By Rachael J. Mercer, Contributing Editor
Bernie Blickenstaff, CEO and owner of Collision Management Services, sets the tone to his “Measuring Collision Center Performance” session with high expectations: “Participants will be able to understand the importance of performance measurement, improve the performance of their collision center and benchmark performance with non-competitive collision centers.”
Participants are encouraged to manage by objectives:
• Evaluating where your business stands.
• Determining goals and objectives.
• Developing action steps to meet the goals.
• Measuring performance.
“These steps of management are the building blocks for measuring collision center performance,” Blickenstaff said.
Blickenstaff urged students to learn to manage what they can affect. That is, to separate the internal and external factors in their business. For example, owners cannot change environmental regulations, the general economy or demanding customers, but they can affect the way their employees sell work, use negotiating skills and control paint and materials use. Learning the difference between the internal and external is key, according to Blickenstaff.
Today’s participants learned:
• Value measurement is key to business success.
• Know what to measure.
• What impacts these measurements.
“Numbers are how we measure those things we can affect,” he said. “Your collision center’s numbers have a story to tell; make sure you are ready to listen!”
Tools are important in measuring performance, Blickenstaff stressed. He encourages shop owners and managers to understand percentages, ratios, trends, benchmarks and goals to measure performance. “These tools provide information and the ability to communicate,” he added.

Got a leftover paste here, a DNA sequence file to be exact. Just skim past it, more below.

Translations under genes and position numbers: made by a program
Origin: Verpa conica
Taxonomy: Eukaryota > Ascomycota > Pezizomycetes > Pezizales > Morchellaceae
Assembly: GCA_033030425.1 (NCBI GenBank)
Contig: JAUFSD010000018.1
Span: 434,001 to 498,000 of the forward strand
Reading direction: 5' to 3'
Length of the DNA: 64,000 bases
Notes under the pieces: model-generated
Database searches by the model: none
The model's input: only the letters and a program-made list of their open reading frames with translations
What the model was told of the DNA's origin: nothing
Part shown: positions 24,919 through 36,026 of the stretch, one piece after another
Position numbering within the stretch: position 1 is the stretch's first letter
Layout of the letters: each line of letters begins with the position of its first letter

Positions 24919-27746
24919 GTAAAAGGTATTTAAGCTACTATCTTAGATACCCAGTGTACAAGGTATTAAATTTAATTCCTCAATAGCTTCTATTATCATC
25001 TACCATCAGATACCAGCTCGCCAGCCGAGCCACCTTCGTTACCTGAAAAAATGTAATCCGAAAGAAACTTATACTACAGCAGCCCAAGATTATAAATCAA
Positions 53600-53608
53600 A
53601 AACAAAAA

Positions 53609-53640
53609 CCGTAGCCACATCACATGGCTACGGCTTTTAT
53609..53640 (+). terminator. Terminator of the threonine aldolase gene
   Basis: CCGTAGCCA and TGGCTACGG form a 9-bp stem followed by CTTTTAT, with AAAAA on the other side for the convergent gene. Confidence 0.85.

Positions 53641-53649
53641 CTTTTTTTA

During the course, Blickenstaff talked about 24 key performance indicators (KPIs) that can direct change. He divided those KPIs into four categories: sales, production cost, profitability and output, and capacity. Managers and owners should measure all KPIs monthly to distinguish patterns in their business.
Blickenstaff also discussed the effective labor rate (ELR), and he shared the formula for determining it and factors that impact ELR. He explained the repair versus replacement analysis, allowing attendees to answer a series of questions designed to determine whether certain parts should be replaced or repaired for maximum profitability.
In his review, Blickenstaff stressed that shop owners and managers should “manage what you can affect by measuring performance and setting goals.” “Maintain accurate and timely financial and non-financial data,” he added. “The KPIs will enable you to measure your progress and compare performance with others.”
“There are numbers that don’t show up on your financial statement,” he reminded participants. “You must learn what to measure and how to read those results.”